Ask the Doc: Can a little gluten affect my blood test?

Posted on August 14th, 2011 by Alison | Posted in Ask the Doc, Gluten Intolerance | Comments Off on Ask the Doc: Can a little gluten affect my blood test?

questionmarkgreen1.jpg Q. Can one or two recent “glutenings” create a positive TTG test even if I’ve been really compliant for 4 years?

A. It depends on how intense were your “glutenings”! A few crumbs here and there, or a huge serving of pasta, with several slices of bread, or a piece of cake, can make the difference between a positive anti-tTG and a negative test. The truth is no one really knows for sure. In certain research protocols, 7 grams of gluten are used in challenges to bring a normal intestinal biopsy in a proven celiac patient who has been gluten-free to an abnormal one, but I am unaware of any data about tTG levels. Besides, each individual may respond differently to the same amount of gluten; if your test has turned positive after only a little gluten intake, then you know that you are more sensitive and vulnerable.

Health and happiness,
Dr. Aron

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Ask the Doc: Positive biopsy but negative blood tests

Posted on September 29th, 2010 by Alison | Posted in Ask the Doc, Celiac Disease, Gluten Intolerance | Comments Off on Ask the Doc: Positive biopsy but negative blood tests

questionmarkgreen1.jpg Q. I suffered my whole entire life with intestinal issues (I am 46). I have been gluten free for over 3 years now, I went in for an upper GI (for gerd) and I had him test me for celiac disease, it came back positive (I had blunted villi). I then went for blood work and all came back negative, on the HLA genetic testing, it came back DR1/DQ5. But listen to this…I lost 3 pregnancies, first one at 8 months gestation, the second and third at 5 months (I had to labor and deliver them all) and they were never able to “officially” tell me why. After I lost my second one (1991) they did blood work and told me I had anticardiolipin antibody syndrome. Two years ago at the age of 44 I was diagnosed with osteopenia (a little on the young side!). Last year I saw a hematologist (for a cosmetic procedure I’m going thru) I gave him my complete history including being gluten-free. He told me that some people who have anticardiolipin antibody syndrome and are then diagnosed with celiac disease, once they go gluten-free, it clears up the anticardiolipin syndrome. He tested all my numbers, and they were indeed negative (first time in 20 some odd years!!). I’m so confused as to what to think about all this! Can you provide any feedback?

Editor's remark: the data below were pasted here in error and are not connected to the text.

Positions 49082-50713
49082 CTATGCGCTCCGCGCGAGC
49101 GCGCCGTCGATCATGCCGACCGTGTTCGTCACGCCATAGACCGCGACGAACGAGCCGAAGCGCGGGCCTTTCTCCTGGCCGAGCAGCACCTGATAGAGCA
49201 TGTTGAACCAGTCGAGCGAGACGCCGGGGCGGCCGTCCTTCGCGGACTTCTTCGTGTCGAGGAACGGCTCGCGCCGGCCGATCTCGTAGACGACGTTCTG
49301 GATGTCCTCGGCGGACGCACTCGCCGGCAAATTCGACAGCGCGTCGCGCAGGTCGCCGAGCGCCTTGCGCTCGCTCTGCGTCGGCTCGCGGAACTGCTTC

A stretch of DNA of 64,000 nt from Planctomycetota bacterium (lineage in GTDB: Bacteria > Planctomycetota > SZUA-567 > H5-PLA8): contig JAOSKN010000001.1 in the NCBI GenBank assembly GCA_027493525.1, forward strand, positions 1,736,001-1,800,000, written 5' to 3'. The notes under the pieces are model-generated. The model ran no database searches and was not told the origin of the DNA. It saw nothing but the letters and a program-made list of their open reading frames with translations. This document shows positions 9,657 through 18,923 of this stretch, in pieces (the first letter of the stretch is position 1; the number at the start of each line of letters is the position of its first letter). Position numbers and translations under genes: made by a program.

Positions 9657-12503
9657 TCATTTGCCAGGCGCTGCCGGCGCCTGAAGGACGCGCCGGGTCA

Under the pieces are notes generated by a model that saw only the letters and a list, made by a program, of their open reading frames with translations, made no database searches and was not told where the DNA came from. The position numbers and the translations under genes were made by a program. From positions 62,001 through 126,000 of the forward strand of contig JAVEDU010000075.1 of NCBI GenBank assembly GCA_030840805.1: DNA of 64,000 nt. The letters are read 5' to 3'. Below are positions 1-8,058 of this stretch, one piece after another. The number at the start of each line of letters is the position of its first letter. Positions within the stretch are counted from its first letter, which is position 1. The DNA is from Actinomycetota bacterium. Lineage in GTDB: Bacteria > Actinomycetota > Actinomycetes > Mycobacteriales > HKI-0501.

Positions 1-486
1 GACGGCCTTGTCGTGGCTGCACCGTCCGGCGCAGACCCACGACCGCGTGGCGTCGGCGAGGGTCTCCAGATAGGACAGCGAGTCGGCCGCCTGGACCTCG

A. You are not the first one to have blunted villi and negative celiac serologies. There are many other genes involved in gluten sensitivity and we are not clear on exactly what they are doing.  If you have really been completely gluten-free for the past three years, and your villi are still blunted, you probably have had advanced disease for years, given your infertility and osteopenia. It may take longer for your villi to return to normal, but you must be perfectly gluten-free. If you have been, then you may have refractory celiac disease, and there are other therapeutic options to explore. You should see a gastroenterologist to discuss this further.

Health and happiness,
Dr. Aron

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Ask the Doc: Are there different levels of celiac disease?

Posted on August 5th, 2010 by Alison | Posted in Ask the Doc, Celiac Disease | Read 3 Comments - Add Your Own »